The problem required in the above-mentioned product group is to form an optical sensor element and a sensor driver on an inexpensive insulating substrate. The sensor driver is usually composed of an LSI, and requires a MOS transistor formed on a single crystal silicon wafer or a high-performance switch element corresponding to the MOS transistor. In order to solve such problems, the following techniques are effective.

  Thin film transistors (hereinafter referred to as “polycrystalline semiconductor TFTs”) whose channels are made of polycrystalline semiconductors have been developed as pixels and pixel drive circuit elements of active matrix liquid crystal displays, organic EL displays, and image sensors. The polycrystalline semiconductor TFT is advantageous in that it has a larger driving capability than other driving circuit elements, and a peripheral driving circuit can be mounted on the same glass substrate as the pixel. As a result, it is expected that the cost can be reduced by customizing the circuit specifications, the pixel design, and the formation process simultaneously, and the high reliability by avoiding the mechanical vulnerability of the connection portion between the driving LSI and the pixel.

  A polycrystalline semiconductor TFT for a liquid crystal display is formed on a glass substrate because of cost requirements. In the process of forming TFTs on a glass substrate, the heat resistant temperature of the glass defines the process temperature. As a method of forming a high-quality polycrystalline semiconductor thin film without thermally damaging the glass substrate, an excimer laser is used to melt and recrystallize the precursor semiconductor layer (ELA method: Excimer Laser Anneal). is there. Since the polycrystalline semiconductor TFT obtained by this forming method is improved by more than 100 times in driving ability compared with TFTs (channels are composed of amorphous semiconductors) used in conventional liquid crystal displays, Some circuits such as drivers can be mounted on the glass substrate.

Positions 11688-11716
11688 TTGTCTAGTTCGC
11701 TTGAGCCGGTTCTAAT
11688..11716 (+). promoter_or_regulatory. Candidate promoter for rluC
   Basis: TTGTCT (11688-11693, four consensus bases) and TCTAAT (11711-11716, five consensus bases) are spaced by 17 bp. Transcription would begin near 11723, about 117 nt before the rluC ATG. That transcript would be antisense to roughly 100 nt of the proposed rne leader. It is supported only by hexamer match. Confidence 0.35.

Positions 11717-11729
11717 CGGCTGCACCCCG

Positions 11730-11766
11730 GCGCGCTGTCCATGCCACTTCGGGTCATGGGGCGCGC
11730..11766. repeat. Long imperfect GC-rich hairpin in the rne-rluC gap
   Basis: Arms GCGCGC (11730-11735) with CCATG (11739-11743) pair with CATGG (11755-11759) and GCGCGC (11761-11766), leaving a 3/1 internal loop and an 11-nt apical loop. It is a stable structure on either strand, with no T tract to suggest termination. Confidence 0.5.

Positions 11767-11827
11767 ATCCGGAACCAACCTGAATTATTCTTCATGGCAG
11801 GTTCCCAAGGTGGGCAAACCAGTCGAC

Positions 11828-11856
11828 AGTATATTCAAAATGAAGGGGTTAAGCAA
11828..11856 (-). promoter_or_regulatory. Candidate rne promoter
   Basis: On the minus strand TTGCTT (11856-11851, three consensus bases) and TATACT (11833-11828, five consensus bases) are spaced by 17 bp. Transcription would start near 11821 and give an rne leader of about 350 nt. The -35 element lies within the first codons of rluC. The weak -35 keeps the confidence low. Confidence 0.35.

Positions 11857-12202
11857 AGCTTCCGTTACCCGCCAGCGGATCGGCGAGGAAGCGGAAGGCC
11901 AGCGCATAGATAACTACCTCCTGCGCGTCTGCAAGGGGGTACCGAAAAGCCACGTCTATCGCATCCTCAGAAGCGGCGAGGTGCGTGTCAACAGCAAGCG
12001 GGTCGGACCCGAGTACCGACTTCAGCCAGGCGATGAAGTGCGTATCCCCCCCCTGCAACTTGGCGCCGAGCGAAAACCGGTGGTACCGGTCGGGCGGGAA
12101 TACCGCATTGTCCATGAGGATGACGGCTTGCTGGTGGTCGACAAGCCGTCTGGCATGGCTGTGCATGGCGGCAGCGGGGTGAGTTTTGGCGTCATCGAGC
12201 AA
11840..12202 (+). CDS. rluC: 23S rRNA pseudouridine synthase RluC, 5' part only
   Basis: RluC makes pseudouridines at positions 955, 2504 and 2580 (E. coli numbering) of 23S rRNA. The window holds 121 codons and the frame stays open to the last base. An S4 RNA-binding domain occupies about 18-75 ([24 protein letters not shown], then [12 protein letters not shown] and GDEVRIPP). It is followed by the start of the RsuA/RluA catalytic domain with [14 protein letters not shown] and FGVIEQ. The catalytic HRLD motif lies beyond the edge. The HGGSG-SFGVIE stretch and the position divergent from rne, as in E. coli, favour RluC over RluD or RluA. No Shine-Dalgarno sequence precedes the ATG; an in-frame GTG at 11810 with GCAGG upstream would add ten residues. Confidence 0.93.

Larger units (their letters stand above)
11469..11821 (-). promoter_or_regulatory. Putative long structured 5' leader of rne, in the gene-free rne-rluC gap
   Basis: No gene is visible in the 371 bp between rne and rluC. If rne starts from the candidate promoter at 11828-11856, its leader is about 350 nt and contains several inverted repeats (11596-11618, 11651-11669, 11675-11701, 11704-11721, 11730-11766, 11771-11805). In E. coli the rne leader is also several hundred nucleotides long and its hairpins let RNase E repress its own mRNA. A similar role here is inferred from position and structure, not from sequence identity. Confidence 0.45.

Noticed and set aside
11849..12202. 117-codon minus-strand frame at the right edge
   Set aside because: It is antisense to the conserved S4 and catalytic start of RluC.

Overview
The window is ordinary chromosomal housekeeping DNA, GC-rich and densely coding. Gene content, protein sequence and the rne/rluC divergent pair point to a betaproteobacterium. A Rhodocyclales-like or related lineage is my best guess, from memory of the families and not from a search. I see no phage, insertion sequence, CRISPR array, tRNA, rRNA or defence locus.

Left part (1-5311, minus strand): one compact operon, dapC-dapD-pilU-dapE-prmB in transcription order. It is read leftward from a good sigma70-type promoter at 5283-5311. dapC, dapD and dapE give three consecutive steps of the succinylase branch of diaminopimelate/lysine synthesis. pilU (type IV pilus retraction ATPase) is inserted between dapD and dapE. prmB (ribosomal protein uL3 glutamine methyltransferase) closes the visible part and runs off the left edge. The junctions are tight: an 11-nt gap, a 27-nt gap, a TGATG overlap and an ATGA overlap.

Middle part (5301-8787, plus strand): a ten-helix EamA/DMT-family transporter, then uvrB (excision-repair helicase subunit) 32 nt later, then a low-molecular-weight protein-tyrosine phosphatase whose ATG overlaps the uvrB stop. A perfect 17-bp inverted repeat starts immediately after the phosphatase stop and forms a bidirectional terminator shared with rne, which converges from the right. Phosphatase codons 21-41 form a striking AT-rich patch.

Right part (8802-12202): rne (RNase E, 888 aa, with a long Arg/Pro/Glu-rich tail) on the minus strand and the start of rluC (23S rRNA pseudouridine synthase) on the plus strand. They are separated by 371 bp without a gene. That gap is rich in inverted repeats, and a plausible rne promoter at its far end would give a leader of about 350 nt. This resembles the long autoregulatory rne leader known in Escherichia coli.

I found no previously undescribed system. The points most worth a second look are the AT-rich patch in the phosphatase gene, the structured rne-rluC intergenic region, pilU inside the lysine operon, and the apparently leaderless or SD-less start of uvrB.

Regarding the optical sensor, Patent Document 1 below describes a method of using the same polycrystalline semiconductor TFT, and a method of forming a PIN diode simultaneously with forming a pixel circuit and a driver circuit. The characteristics required for the optical sensor are high sensitivity and low noise. Considering only the optical sensor element, high sensitivity means outputting a signal as large as possible with respect to light of a certain intensity, and a material and element structure with high photo-current conversion efficiency are required. Low noise means that the signal when light is not incident is as small as possible.

  FIG. 12 is a cross-sectional view of a conventional optical sensor element. 12A shows a vertical PIN diode element having an amorphous silicon film as a light-receiving layer 113, and FIG. 12B shows an amorphous silicon film as the light-receiving layer 113 and charges are applied to the junction surface. On the other hand, it is a structure type (horizontal structure type) TFT element that flows in a parallel direction. Both are optical sensor elements.

  The optical sensor element shown in FIG. 12A includes an amorphous silicon film light-receiving layer 113 sandwiched between a first metal electrode layer 111 and a second metal electrode layer 112, and the light-receiving layer 113 and each electrode layer. And an impurity introduction layer 120 formed at the interface with the substrate. This optical sensor element is formed on an insulating substrate 110, and each electrode layer is insulated by an interlayer insulating film 115, connected to an electrode wiring 114, and covered with an insulating protective film 117.

  The optical sensor element shown in FIG. 12B includes a source electrode 131, a gate electrode 132, a drain electrode 133, a light-receiving layer 113 made of an amorphous silicon film, and impurities formed at the interface between the light-receiving layer 113 and each electrode. And an introduction layer 120. This optical sensor element is formed on the insulating substrate 110 and covered with an insulating protective film 117.